Do you bike to work? It turns out many folks in Bolton Hill rely on a bike to get around the city, or to reduce a household’s cars from two to one.
Last month, BHCA urged the city’s Department of Transportation to move forward on plans for a bike lane along Eutaw Place, but to take note of concerns of businesses and residents about the continuing need for car parking along the street. The organization sent a letter after a special Feb. 21 board meeting in which a wide range of opinions from Bolton Hill residents and others were heard. So far there has been no response to the letter.
A little history:
Baltimore City Department of Transportation (BCDOT) has been developing plans for more equitably shared road use for many years. Its Complete Streets policy, adopted in 2018, recognizes that our city’s pedestrians, bicyclists, wheelchair-drivers and transit users need to access and navigate our roads safely. Everyone pays the taxes that pave the roads and provide “free” parking.
BCDOT published plans for bike lanes in 2015 and an addendum in 2017, after multiple public hearings. The 2017 plan focuses on creating a network of protected lanes, to “increase the number of people in Baltimore City who can meet many of their basic travel needs by bike over the next two to five years.” Although the City failed to budget any bike lane projects, the state DOT’s Bikeways Program provided a grant to design the planned lane for Eutaw Place.
In 2022, BHCA initiated an information session on the plan’s status. This was the first time some residents were aware of the plan, which eliminates a third lane of overnight and weekend parking in the southbound lane of Eutaw Place.
Early in 2023, BCDOT informally communicated that it was “pausing” development of the project. BHCA quickly received pleas from two directions: from some nearby residents, the Estep Brothers Funeral Home and fraternal organizations concerned about loss of parking; and from bike commuters and other residents concerned that the city’s only active bike networking project might never be built.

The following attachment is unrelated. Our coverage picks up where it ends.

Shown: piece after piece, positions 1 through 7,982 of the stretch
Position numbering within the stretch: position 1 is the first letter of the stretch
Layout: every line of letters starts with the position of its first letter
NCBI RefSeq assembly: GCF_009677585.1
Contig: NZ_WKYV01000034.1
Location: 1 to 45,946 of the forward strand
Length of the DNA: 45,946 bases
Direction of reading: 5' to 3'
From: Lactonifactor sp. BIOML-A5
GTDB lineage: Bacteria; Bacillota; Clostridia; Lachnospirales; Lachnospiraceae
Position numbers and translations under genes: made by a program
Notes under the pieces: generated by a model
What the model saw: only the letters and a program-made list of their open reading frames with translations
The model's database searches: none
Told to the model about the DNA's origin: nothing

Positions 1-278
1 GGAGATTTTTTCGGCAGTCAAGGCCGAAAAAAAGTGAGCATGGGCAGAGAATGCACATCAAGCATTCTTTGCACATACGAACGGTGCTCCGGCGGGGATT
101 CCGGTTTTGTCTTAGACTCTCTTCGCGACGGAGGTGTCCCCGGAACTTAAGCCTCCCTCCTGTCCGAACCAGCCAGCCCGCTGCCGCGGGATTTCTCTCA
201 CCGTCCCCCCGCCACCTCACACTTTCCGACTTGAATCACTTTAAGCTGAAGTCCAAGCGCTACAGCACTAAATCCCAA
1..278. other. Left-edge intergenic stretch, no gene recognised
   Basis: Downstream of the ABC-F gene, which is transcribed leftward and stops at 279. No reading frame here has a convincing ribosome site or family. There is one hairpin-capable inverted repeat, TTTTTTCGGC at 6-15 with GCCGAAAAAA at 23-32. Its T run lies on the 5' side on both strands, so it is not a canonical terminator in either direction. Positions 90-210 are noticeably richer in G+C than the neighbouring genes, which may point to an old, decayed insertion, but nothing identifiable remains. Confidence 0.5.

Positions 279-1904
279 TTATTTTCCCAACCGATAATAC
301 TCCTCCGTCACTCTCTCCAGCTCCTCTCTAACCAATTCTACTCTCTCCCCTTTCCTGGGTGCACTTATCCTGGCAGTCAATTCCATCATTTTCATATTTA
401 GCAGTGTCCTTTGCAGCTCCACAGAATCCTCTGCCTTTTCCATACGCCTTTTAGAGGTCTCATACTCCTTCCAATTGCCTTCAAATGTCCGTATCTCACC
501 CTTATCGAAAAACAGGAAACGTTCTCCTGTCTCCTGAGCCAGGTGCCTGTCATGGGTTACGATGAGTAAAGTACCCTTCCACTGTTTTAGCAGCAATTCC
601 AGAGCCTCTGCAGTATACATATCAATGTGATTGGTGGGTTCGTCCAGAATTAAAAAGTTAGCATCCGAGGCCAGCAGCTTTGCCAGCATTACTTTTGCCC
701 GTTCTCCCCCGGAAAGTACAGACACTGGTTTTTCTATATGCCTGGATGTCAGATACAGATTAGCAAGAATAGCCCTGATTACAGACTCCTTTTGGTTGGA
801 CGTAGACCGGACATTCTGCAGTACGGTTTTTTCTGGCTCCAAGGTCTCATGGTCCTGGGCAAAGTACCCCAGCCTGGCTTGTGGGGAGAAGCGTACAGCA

BHCA held a special Zoom meeting on Feb. 21 for the board to hear neighborhood opinions and concerns about the protected bike lane planned for Eutaw Place. The board considered input from many sources: the recommendation of its Traffic Committee, a summary of city actions from council member Eric Costello, a petition to support the proposed bike lane signed by 112 Bolton Hill residents, and an email from the Eutaw Place Conservancy asking the board to oppose the southbound lane. The board also read the 36 written comments submitted by Feb. 20, and listened to the oral testimony of 30 individuals.
The board then voted to take a formal position on the lane; opinion on this was mixed and required a roll call vote. After discussion that acknowledged the concerns about adequate parking on and around Eutaw Place, the board voted to encourage Baltimore City Department of Transportation to “un-pause” the Eutaw Place bike lane project and to provide more information about possible alternative corridors, including those previously considered and the reasons they were dismissed.
Although this was board business, BHCA invited the public to participate by submitting written comments and by contributing oral testimony during the meeting. Notice of the meeting was provided a week in advance, via the BHEN email system and the BHCA Facebook page. If you’d like to be more aware of BHCA activities, please considering joining: you’ll get occasional emails about important neighborhood issues, notice of our meetings and the local pickup of parking permits, among other benefits. The first year’s membership is free.